The First 2 Series Active Tourer Reviews Are In

We’ve wondered for awhile if the new front wheel drive 2 Series would be a brand killer or a master stroke. Now that the first two reviews are in (with more coming by the hour) we’re a little closer at understanding what the answer might be.

Car and Driver:

Even though the Active Tourer’s lineup will include a range of models with both diesel and gasoline engines, BMW is sending just the top-of-the-line 225i to the U.S. It comes with a 2.0-liter four-cylinder turbo and eight-speed automatic. Rated at 228 horsepower and 258 lb-ft of torque, it is the most powerful car in the segment, such as it is. It just doesn’t feel that way. The power rush is strong, but the engine tone is subdued; the overall noise level is so low that we constantly underestimated the speeds driven, especially those driven in a straight line. The Aisin-supplied automatic is unobtrusive, but when using manual mode, less gears would be more. Here’s a typical situation: You want to get to a lower gear for a passing maneuver or an upcoming corner. But the transmission has put you in seventh or eighth. It takes way too many downshifts with marginal rev changes to actually get the engine where you want it to be.

The electromechanical power steering is precise, but effort is a bit on the heavy side. About all we can say about the handling is that it’s fine—like a tall Mini, in fact—although enthusiasts will call for a firmer ride. Indeed, this car’s ride/handling balance is skewed to the comfort side, and we found the car easier to unsettle than one of BMW’s rear-drivers. The Active Tourer’s higher center of gravity doesn’t help here.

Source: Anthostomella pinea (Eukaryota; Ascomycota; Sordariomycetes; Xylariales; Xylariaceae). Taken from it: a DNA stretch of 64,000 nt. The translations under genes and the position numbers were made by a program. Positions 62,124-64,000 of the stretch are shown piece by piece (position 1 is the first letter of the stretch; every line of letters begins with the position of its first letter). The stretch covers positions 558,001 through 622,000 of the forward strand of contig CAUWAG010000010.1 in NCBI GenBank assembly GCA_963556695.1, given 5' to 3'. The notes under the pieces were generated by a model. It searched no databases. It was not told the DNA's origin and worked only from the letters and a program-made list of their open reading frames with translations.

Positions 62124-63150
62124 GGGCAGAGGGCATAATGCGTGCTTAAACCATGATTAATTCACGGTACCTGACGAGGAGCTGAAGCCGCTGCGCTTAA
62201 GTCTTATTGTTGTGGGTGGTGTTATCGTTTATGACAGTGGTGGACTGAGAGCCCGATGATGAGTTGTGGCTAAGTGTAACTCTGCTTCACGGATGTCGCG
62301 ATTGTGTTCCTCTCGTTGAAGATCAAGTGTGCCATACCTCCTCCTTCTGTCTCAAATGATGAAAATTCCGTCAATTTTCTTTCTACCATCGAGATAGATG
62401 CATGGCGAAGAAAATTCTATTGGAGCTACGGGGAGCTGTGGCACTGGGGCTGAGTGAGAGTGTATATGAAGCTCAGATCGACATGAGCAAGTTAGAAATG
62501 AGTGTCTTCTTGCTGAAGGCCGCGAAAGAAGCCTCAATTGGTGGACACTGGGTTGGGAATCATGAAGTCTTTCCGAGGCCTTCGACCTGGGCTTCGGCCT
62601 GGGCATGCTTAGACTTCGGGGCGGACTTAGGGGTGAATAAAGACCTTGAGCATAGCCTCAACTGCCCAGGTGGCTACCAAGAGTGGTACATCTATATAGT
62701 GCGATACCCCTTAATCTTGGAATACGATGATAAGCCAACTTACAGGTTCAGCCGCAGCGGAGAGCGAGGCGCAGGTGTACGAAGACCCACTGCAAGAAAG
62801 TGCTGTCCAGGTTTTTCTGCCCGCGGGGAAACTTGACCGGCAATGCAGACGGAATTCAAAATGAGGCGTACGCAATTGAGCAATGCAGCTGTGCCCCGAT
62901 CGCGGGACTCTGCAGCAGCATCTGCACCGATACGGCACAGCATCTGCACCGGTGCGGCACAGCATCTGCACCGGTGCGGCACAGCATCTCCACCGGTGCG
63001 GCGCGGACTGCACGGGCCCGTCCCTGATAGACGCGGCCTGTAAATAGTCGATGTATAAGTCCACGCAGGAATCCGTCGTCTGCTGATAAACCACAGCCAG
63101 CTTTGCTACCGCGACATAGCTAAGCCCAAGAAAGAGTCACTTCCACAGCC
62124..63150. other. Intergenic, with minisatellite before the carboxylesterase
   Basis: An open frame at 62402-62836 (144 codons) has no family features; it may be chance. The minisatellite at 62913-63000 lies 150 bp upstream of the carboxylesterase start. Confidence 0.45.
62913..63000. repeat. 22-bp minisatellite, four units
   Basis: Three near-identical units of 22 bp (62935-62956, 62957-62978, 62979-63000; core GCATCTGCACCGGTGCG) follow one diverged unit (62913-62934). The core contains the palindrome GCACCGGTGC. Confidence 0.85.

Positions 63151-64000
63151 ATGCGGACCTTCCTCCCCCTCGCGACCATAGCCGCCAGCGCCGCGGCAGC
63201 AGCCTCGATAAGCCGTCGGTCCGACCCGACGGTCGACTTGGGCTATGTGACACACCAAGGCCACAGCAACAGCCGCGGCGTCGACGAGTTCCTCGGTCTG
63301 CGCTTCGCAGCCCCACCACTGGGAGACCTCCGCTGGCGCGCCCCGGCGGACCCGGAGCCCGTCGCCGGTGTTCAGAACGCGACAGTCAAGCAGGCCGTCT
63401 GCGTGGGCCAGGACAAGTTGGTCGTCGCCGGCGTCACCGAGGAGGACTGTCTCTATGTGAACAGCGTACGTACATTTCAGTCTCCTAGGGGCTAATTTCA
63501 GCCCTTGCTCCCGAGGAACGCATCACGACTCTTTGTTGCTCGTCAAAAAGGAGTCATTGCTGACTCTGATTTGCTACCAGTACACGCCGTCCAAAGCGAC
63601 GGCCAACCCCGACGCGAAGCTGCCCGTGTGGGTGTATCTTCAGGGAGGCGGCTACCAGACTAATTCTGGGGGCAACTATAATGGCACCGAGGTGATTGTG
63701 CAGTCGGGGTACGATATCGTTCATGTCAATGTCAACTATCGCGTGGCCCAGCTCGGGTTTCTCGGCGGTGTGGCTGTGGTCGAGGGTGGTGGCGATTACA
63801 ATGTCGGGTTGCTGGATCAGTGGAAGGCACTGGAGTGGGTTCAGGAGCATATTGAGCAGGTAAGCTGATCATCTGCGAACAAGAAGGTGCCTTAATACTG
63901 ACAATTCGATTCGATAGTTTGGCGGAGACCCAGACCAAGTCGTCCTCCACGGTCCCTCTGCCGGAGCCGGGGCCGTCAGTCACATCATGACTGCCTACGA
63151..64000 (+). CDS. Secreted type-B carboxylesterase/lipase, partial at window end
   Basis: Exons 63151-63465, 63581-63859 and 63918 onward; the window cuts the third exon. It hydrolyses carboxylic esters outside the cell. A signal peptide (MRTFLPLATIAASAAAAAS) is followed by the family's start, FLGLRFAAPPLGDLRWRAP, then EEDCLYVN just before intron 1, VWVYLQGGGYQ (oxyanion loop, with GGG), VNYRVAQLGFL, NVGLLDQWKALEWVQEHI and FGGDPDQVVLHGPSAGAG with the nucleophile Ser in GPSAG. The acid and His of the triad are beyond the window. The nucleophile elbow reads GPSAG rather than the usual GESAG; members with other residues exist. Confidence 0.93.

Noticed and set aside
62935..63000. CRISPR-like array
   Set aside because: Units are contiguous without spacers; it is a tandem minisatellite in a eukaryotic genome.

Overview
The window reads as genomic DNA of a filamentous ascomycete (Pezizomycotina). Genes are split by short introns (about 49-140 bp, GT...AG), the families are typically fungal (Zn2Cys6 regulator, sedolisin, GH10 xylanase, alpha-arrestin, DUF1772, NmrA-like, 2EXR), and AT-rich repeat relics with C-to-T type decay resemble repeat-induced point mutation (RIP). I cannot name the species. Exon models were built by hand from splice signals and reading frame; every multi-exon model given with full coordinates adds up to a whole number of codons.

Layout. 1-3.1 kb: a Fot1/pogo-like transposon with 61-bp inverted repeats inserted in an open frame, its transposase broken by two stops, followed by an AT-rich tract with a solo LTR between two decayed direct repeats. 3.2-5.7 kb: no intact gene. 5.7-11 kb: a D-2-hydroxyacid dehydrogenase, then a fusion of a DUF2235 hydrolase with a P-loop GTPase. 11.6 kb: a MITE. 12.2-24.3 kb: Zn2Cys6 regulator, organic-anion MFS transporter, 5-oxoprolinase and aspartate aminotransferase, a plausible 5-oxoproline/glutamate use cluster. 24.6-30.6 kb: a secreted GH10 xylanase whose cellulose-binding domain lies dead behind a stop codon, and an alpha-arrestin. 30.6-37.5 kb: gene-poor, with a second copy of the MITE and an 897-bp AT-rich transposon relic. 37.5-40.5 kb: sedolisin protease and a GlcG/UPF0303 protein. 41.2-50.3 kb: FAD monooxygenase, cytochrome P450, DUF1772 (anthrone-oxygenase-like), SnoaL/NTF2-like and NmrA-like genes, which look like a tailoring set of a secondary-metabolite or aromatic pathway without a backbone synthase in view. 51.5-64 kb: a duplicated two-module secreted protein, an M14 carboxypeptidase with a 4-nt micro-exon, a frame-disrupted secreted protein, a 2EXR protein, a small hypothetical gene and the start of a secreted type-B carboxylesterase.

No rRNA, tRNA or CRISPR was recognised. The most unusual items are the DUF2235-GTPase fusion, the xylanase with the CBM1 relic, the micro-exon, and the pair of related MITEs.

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Autocar:

In truth, this 218d test car – which we drove on the roads around Innsbruck, Austria – came up short in a number of areas. The first failing came apparent from the moment we rolled down the road. At lower speeds, a rush of road noise was being transmitted up through the car’s front structure from the front wheels. That said, the test car rolled on 225/45 R18s, which is a somewhat aggressive tyre.

The other failing with this particular model was the gearshift. While the stick is sportingly short and short-throw, its action across the gate is surprisingly notchy. The detent between first and reverse – which are next to each other – was also awkward and it needed a very firm shove to get it into reverse gear.

Finally, this Active Tourer’s high-speed refinement is not all it could be. At motorway speeds, the swirl of wind noise around the windscreen pillars and roof rails was unexpected.

On the road, the car is fundamentally sound but perhaps lacks the fluidity of the best front-drive rivals.

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  • Dr Obnxs

    I think the car will underwhelm the press, but sell just fine. The journalist are all subconsciously comparing it to some M variant, and will find fit falls short. The buyers will love it because they’re not looking for an M5 is 2-series clothing, but rather a practical, small sporty car with a Rondel on it. As long as it’s funnish to drive, and gets good gas mileage, all will be fine.

    • BimmerFile_Michael

      I was just at the Regensburg factory- they have built a new line for the 2 AT and its variants which will come online in the fall once production begins in earnest. Having seen this thing in the flesh- it looks like a true B Class competitor and will do well with conquest sales, getting those into the Roundel as it were…